Question: What are your thoughts on the Olympics for 2030?

Answer: It’s possible. The Winter Olympics, not the Summer Olympics are too big. The Winter Olympics are a tenth the size. And we’ve actually been pretty ruthless as a city at extracting useful infrastructure out of these. For ’86 we got the north side of Falls Creek cleared. We were able to get the province to foot the bill for the $680M debt from that, which is the reason I ran for Mayor, I don’t want to pull a Jean Drapeau. They ended up with a $1.2 B debt in Montreal for the ’76. We got off the promissory note, so no, $150M debt to pay off. So, we could put a plebiscite out for the Cambie Bridge to build it using a new construction continual pour technique that a bunch of smart young engineers in Calgary put together that came in 7 months ahead of time and 25% under budget. We got the trade and conference cruise ship facility. So, from ’86, we did well. And the Olympics we did well with the Canada Line, which was underbuilt, which happens when you don’t think big enough. It was crowded the day it opened, but they can’t fix it now because they built the stations too small. So, it’s really dumbed to do it that way. You’re better to build it for a hundred years out. The tunnel is going to last a long time, they’re still using the tunnels they built in London and New York they’re over a hundred years old now, so that’s what I would do.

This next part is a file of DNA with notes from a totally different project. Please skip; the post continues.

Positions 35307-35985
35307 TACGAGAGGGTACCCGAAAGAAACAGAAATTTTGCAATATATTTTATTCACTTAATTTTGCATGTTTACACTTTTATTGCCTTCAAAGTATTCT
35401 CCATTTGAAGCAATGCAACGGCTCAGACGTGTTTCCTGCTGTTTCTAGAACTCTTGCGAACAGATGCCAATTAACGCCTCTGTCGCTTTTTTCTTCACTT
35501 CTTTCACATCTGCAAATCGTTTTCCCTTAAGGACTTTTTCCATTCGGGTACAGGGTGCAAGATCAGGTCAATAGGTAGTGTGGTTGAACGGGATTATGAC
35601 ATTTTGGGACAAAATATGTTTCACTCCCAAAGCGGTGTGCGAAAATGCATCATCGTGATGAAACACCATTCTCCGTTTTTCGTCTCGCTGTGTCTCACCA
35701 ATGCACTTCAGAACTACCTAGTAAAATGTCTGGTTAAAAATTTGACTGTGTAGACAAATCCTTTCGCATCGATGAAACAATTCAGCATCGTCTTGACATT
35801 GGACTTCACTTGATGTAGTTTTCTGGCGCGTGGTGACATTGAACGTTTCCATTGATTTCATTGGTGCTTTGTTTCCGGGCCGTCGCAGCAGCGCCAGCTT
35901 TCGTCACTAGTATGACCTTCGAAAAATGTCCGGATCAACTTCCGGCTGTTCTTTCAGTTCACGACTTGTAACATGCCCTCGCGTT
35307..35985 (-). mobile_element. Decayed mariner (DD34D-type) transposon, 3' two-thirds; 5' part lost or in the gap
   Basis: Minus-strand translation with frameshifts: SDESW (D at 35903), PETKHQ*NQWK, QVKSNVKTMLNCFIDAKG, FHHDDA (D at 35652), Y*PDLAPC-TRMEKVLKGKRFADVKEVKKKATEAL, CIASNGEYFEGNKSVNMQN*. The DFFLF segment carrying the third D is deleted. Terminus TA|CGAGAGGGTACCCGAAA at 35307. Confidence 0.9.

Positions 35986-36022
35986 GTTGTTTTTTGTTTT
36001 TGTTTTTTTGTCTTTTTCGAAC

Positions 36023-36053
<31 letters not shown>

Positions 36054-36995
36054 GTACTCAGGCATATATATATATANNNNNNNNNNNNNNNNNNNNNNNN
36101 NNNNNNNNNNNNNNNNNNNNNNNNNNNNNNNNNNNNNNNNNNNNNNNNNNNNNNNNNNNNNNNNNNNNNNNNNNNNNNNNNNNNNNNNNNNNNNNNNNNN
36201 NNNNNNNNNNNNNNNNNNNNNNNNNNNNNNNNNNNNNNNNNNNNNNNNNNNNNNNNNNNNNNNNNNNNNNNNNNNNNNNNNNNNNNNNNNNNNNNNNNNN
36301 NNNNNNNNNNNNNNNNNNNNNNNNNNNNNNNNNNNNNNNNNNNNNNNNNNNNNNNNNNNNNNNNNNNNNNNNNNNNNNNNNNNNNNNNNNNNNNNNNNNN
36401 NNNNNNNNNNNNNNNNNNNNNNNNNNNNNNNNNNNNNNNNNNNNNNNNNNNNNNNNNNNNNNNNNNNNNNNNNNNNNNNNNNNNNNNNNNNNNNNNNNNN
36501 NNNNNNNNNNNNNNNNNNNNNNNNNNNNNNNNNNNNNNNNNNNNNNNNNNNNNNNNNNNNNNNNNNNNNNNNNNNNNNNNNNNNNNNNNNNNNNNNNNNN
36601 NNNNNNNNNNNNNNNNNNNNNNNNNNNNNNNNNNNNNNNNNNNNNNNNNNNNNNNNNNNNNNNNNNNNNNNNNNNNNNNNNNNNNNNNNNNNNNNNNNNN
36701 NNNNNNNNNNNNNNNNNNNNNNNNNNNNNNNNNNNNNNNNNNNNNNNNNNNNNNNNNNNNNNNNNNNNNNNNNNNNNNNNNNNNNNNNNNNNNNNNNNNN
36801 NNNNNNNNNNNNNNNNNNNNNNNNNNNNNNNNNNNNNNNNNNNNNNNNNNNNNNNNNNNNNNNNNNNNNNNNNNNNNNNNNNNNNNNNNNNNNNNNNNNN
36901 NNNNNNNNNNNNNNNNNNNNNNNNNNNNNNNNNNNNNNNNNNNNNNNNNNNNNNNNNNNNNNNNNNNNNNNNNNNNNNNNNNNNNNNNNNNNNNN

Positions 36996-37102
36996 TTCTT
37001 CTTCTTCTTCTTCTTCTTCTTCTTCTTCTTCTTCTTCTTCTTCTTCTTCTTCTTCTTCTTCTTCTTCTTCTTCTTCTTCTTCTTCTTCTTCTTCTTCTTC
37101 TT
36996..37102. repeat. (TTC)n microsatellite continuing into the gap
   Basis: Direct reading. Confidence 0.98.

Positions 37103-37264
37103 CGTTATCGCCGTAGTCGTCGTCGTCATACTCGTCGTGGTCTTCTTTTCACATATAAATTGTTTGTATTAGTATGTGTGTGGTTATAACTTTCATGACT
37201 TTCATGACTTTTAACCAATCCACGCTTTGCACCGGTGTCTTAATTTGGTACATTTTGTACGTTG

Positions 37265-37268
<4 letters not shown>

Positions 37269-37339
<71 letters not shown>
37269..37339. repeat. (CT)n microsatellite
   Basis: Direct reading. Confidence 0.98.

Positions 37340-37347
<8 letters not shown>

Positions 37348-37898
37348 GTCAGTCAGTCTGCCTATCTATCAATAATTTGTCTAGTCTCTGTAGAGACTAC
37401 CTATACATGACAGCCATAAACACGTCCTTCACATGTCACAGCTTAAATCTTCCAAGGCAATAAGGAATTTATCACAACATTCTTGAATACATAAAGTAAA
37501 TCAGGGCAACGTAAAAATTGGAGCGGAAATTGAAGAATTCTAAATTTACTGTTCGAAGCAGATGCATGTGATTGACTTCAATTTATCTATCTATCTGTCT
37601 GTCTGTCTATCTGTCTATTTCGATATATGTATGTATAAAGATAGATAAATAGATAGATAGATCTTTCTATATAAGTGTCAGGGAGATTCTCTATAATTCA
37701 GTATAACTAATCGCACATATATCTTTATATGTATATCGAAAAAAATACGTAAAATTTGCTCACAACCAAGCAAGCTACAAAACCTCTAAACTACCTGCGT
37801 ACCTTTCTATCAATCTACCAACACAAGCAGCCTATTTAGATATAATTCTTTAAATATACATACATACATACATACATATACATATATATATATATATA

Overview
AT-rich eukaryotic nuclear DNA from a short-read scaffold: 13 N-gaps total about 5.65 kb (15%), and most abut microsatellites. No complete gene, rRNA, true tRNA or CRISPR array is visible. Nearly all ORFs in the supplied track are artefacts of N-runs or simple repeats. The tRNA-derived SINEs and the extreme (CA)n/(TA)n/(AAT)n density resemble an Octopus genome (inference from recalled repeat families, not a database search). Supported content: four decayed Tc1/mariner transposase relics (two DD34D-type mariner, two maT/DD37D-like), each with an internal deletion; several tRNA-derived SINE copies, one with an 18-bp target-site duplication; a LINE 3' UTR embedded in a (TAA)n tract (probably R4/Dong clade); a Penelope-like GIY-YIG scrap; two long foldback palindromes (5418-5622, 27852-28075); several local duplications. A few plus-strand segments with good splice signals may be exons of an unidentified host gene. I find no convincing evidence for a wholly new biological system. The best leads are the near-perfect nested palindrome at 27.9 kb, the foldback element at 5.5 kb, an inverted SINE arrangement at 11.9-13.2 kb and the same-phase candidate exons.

Question: Where would we put the housing that you just mentioned? I think Molson’s and Concord would be just perfect.

Answer: Yeah, well, as I said, I’m open to it. Our Mayor is waffling because he’s trying to figure out what the city can extract, which we’ve done. As I said, you look at where some cities really screwed up. Like Athens really screwed up and was part of the bankruptcy of Greece. Places like Barcelona’s World’s Fairs and Olympics have done well. Brisbane did well with their World’s Fair. Others have done you know, really terrible job, unless you’re a corrupt authoritarian regime like Russia where you know Putin just told his pals, “go ahead and bid on these projects and we’ll spend $50 B,” as they did on the Winter Olympics. So, you’ve got to be really careful looking at these gift horses in the mouth, so they don’t turn into a financial downward spiral. So, I’d like to do a little homework on that, and I hope the mayor that’s why the Mayor’s being coy right now.

Question: you mentioned transit as a key component of the growth of the city in the future. What can we ever do the TransLink dysfunction that currently has us? Every time they open a new SkyTrain Line, it’s 10 years late. Can that be fixed in any way?